|Part of San Francisco's abundant charm is in
the variety of its neighborhoods. With only 49 square miles, San Francisco
is really quite small, yet its hilly terrain and patchwork demographic
profile give it more distinctly defined neighborhoods than a city five
times its size. As a result, the sights, sounds and flavors of a
community, and even its climate, can change within a single block.
Castro Street and Noe Valley
The center of gay San Francisco, and a landmark for gay culture
everywhere. Bars, dance clubs, good restaurants, and one-of-a-kind shops
abound in the commercial area around 18th and Castro. There's arguably
more street life in the Castro than anywhere else in the city, especially
on weekends. The Sisters of Perpetual Indulgence sometimes make an
appearance at special events (they're really men in nun drag), and take it
from us'this is the place to be on Halloween. Trek up Castro to Liberty
Street to see exceptional Victorian homes. Over the hill lies Noe Valley
and its main shopping strip, 24th Street. Cute and relatively quiet, Noe
Valley has enough great restaurants and gourmet food shops to make it
sophisticated, but not so many chromed-up bars and Italian clothing
boutiques to make it stuffy.
The greatest single concentration of Chinese people outside of Asia, a
population of 80,000, live in the approximately 24 square blocks of
Chinatown, making it the most densely populated area of San Francisco. You
can't drive here - walk. You'll be richly rewarded by the sights, sounds,
smells and tastes of this vibrant, and in many ways autonomous, community.
Grant Avenue is the decorative showpiece of Chinatown. Look at the
fanciful chinoiserie facades on the buildings and Stockton Street where
most of its real business gets accomplished. Try dim sum for lunch and
select your dinner while it's still swimming!
Civic Center and Hayes Valley
This is the administrative and cultural center of San Francisco. Stately
Beaux Arts buildings like the Opera House and the domed, renovated City
Hall tolerate the Louise M. Davies Symphony Hall and the Public Library's
graceful Main Branch, both architectural newcomers. Nearby Hayes Valley
offers fine dining and apres-symphony toddies for concert-goers, as well
as tastefully creative stores for clothing and gifts. Nocturnal wanderings
in any direction except north (on Van Ness) are discouraged.
Cow Hollow: Union Street
The most gracious, imposing homes of Cow Hollow (so named for its original
bovine residents) are nestled against the Presidio where Pacific Heights
dives to the Marina. Spectacular views are the norm. Straight, single
yuppies - either affluent or getting there fast - pack the Balboa Cafe,
Sushi Chardonnay, and other bars and restaurants on Fillmore and Union
Streets. Clothes hounds can easily fritter away a day (and thousands of
dollars) in Union Street's oh-so-tasteful boutiques.
Downtown: Union Square
Union Square is the heart of San Francisco's bustling and stylish downtown
shopping district, adding up to the greatest concentration of high-end
retail west of New York's Fifth Avenue. Posh department stores such as
Neiman Marcus ring the one-block square park. Hundreds of other exclusive
stores and boutiques lie within a three-block radius of the square. If
you've shopped till you've dropped, pick yourself up at an outdoor cafe in
tiny Maiden Lane, and restore the soul at one of the many art galleries on
Sutter and Geary Streets. This is also the home of San Francisco's modest
Financial District and The Embarcadero
"The Wall Street of the West:" Bank of America, Charles Schwab,
and the Transamerica Corporation (in its landmark, 48 floor Pyramid) are
among the many banks and corporations headquartered here. Bursting with
energy 9-to-5, quiet as a tomb after hours. The Embarcadero Center
features dining, shopping, a fine art cinema, and a health club. Wide open
Justin Herman Plaza is the starting point for the infamous Critical Mass
bike ride and the site of New Years Eve bashes. The Embarcadero itself
fronts the Bay for miles on either side of the imposing Ferry Building,
modeled on the cathedral tower in Seville, Spain.
Fisherman's Wharf, Ghirardelli Square, and Aquatic Park
Once the thriving center of San Francisco's fishing industry. Many fishing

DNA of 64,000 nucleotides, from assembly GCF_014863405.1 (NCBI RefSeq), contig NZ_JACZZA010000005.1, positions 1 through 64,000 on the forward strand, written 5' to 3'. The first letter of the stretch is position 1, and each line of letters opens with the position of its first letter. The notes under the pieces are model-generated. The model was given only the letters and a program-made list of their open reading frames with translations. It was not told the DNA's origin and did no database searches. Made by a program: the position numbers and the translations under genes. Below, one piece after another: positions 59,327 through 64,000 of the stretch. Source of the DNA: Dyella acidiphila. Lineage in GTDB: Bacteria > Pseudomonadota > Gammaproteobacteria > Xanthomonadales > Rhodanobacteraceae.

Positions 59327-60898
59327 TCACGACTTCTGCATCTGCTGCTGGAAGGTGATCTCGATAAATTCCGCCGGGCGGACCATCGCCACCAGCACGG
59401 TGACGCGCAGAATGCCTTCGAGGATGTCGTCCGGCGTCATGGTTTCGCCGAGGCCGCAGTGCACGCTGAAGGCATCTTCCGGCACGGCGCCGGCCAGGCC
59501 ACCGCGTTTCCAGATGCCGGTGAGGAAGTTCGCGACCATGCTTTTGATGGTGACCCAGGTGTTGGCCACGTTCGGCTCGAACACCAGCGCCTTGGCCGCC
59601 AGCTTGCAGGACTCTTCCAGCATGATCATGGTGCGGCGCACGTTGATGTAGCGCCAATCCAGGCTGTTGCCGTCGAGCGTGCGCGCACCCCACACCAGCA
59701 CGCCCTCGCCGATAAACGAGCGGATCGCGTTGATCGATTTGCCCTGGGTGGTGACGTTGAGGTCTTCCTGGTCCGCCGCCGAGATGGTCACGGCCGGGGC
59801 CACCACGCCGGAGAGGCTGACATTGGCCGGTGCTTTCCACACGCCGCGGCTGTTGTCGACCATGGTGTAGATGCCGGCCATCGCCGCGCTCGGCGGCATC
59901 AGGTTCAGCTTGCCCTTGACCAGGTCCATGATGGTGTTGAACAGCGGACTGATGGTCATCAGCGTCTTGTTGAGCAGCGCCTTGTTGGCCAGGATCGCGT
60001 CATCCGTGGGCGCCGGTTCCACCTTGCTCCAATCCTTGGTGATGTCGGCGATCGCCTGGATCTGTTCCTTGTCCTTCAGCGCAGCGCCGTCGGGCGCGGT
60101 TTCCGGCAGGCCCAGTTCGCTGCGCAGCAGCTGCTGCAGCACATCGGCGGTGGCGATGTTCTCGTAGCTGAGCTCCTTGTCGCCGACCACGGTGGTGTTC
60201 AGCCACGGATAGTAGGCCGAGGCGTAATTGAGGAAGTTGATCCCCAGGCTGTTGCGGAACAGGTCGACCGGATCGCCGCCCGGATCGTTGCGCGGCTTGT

boats still dock at the Wharf, but Fisherman's Wharf today is more of an
extended tourist trap. Pier 39 is fun thanks to the noisy, delightful
colony of sea lions which annexed its boat marina. Aquatic Park features a
beach, of sorts, and a long pier spiraling well out into the Bay. Old
sea-dogs will enjoy adjacent Hyde Street Pier, where the tall ship
Balclutha and other historic ships are docked, and the Maritime Museum.
Ghirardelli Square, a
chocolate-factory-turned-shopping-and-restaurant-complex, features some of
the city's better dining and views. Nice for an evening stroll.
Golden Gate Park
With 1000 acres of gardens, meadows, lakes, golf, archery, and
internationally recognized art and science museums, Golden Gate Park
offers endless recreational possibilities for visitors and locals.
The M.H deYoung Memorial Museum, the remarkable Asian Art Museum, and
the California Academy of Sciences are the main cultural attractions in
the Park. Along with the San Francisco Zoo and the Japanese Tea Garden,
they draw millions of visitors each year. At the western edge of the park,
Ocean Beach, although unappealing for swimming, attracts hard-core surfers
with its rough, frigid and unpredictable waves.
Often called the Lower Haight, the area around Haight and Fillmore feels
at once more bohemian and less unsavory than the Haight Ashbury to the
west. Ethnic restaurants, unpretentious cafes, and independent bookstores
are mushrooming in this neighborhood that as recent as teh early 1990s was
dangerous. The youngish street life is lively on nights and weekends. The
Haight Ashbury Street Fair is also popular.
Nob Hill & Russian Hill
On impossibly steep Nob Hill, California's early industrialists built
fabulous mansions that looked down upon the rest of San Francisco. While
only the imposing Flood Mansion remains - now the Pacific Union Club - the
area's five-star hotels bear the names of other Nob Hill denizens: The
Mark Hopkins, the Stanford Court, and the Huntington. Facing Huntington
Park is Grace Cathedral, a 3/4 replica of Paris' Notre Dame. Adjoining Nob
Hill is Russian Hill, where San Francisco's old money has a great view of
the Bay. The "Crookedest Street in the World" resides here and
snakes down Russian Hill for the 1000 block of Lombard. The traffic is
generally impossible - walk it!
North Beach and Telegraph Hill
The cafe conscience of San Francisco and light of its night life.
Originally settled by Italians, North Beach became a magnet for Beat
Generation writers and poets in the 1950s. City Lights Bookstore and the
cafes and shops on upper Grant Avenue still exude Beatnik funkiness. A new
wave of entrepreneurial Italians has brought a sense of Roman style to
exciting new restaurants along Columbus Avenue. On Broadway, barkers still